Apart from my current annoyance, which is people who are clearly out for recreational journeys driving everywhere incredibly slowly (usually 15mph below the speed limit) I am still enjoying the quieter roads; but they aren’t as quiet as they were when it first started.

My job is considered key – unappreciated, sure, but the government along with my industry representative body agreed that fire alarm maintenance and service is a priority job and must continue, and thus it was deemed correct for me to work through.

I socially distanced, and still do. I now have masks and hand sanitiser (although at first the selfish bastards hoarded it thus meaning I had to use other means to keep clean) and I have the sore face and ridiculously dry cracked hands to prove it.

My skin is pasty and white because I’ve been working through whilst my friends are all beautifully tanned; but I’ve not put weight on – which is a bonus!

The things I’ve learned to appreciate though:

Food. Basics such as flour, which we have always used as a family – we are very whole living, making many things from scratch and not buying pre-packaged. We use herbs, spices, flour, eggs, milk. These became in short supply. From what a friend tells me, not because of people copying our lifestyle, but because people who have never cooked before thought that if you added water to flour you got bread. Seriously! People would buy “herbs” and add them to tomatoes to make “pasta sauce”. That’s not quite how it works… perhaps I need to explain to them what a roux is.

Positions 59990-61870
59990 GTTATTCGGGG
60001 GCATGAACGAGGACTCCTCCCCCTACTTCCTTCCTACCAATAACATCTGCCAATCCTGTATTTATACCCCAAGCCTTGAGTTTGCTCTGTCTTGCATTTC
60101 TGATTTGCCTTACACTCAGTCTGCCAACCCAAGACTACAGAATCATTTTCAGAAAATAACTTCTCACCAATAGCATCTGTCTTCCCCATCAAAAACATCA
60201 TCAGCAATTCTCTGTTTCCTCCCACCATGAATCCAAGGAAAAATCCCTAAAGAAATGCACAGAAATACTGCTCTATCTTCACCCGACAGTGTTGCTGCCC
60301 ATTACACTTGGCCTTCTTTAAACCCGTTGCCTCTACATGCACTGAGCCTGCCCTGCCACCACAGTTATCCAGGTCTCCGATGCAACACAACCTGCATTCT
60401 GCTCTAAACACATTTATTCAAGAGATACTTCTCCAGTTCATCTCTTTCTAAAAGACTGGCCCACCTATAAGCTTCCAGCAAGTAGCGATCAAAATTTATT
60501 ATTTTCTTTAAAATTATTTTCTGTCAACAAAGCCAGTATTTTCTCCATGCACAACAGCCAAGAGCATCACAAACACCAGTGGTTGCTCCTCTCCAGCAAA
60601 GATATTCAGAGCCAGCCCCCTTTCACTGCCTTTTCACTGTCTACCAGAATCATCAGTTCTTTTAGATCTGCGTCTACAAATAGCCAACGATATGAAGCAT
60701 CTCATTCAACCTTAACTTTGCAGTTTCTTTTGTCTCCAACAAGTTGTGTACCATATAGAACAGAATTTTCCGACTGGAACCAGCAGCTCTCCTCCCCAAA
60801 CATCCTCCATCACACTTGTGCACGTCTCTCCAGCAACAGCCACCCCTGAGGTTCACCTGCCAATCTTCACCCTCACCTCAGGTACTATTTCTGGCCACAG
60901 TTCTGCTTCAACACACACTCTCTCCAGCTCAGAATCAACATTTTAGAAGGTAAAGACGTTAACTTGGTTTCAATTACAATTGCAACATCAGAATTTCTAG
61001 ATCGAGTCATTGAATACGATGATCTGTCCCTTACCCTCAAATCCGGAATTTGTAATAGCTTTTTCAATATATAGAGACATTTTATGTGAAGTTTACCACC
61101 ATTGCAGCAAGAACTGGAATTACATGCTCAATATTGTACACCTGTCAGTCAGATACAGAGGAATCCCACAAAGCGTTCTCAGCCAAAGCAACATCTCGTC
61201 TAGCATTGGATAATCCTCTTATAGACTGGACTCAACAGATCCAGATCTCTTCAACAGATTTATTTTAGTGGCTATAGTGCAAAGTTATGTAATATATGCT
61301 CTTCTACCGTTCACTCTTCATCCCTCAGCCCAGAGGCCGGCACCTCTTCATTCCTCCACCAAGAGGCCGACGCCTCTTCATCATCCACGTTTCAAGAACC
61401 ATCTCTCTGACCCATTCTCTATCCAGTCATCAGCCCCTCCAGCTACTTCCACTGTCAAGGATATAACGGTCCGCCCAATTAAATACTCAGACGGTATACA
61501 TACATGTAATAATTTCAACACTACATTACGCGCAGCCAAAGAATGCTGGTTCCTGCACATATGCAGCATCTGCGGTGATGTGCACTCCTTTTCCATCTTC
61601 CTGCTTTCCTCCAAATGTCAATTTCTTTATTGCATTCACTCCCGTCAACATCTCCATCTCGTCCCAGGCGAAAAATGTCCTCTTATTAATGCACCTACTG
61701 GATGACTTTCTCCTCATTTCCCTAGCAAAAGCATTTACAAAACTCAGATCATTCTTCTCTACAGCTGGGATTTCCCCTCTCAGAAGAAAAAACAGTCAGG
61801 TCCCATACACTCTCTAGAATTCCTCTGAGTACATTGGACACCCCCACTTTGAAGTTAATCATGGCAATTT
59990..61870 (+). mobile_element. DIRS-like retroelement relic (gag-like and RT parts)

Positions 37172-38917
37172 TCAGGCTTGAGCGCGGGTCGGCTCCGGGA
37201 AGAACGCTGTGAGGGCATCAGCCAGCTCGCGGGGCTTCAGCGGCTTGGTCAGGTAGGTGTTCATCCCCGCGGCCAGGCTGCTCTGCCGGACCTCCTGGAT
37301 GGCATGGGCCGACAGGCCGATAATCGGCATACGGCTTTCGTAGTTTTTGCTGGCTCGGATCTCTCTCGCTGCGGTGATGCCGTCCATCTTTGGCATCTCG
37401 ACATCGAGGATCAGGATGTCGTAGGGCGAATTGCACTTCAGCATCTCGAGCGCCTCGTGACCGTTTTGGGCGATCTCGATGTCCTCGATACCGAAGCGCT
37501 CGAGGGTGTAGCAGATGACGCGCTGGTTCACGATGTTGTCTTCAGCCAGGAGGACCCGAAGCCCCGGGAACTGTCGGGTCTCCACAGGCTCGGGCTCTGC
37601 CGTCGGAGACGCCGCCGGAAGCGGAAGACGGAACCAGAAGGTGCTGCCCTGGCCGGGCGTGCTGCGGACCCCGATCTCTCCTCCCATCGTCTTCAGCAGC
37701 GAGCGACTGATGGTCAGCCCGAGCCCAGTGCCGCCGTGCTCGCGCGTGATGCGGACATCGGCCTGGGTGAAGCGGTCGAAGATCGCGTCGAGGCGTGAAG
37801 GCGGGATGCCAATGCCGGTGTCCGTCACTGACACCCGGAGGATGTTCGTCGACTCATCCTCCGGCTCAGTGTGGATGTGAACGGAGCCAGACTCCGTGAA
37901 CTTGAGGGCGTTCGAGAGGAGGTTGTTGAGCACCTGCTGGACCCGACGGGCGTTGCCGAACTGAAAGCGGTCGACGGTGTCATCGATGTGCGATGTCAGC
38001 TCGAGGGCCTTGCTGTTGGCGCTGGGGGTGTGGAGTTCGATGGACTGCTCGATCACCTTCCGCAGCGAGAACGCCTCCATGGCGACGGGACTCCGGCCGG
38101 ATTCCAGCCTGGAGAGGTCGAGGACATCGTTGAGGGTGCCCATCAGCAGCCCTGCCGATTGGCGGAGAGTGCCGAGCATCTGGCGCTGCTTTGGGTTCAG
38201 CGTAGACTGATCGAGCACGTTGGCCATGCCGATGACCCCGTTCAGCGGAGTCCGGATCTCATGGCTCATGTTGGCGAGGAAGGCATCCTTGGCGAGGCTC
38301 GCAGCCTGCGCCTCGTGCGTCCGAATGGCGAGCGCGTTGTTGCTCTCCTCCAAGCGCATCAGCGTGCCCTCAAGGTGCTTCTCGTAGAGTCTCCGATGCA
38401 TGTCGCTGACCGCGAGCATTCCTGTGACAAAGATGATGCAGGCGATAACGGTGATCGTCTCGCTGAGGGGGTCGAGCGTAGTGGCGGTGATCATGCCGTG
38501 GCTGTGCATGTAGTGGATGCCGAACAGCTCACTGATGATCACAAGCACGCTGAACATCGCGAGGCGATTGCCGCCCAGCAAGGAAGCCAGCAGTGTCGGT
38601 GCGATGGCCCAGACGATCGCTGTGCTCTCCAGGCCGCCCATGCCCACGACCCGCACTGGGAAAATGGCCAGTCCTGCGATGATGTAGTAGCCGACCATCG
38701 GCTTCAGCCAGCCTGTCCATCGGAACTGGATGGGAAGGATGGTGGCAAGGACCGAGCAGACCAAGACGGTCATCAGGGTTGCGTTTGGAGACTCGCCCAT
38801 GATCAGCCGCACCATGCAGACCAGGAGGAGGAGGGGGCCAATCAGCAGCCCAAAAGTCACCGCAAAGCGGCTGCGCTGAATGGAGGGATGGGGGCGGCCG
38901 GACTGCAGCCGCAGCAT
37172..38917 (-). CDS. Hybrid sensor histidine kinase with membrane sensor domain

Toilet paper. The legendary toilet paper shortage was beyond a joke. To be perfectly honest I actually blame the supermarkets a lot for this. We saw it coming. The rumours started spreading. Supermarkets could have immediately implimented a one-per-customer policy and stopped the grabbers. What they haven’t realised, of course, is now the hoarders have hoarded; their sales in the long run will fall. This will be better for us who didn’t hoard as it will drive the offers to clear the overstock. Fucking fools.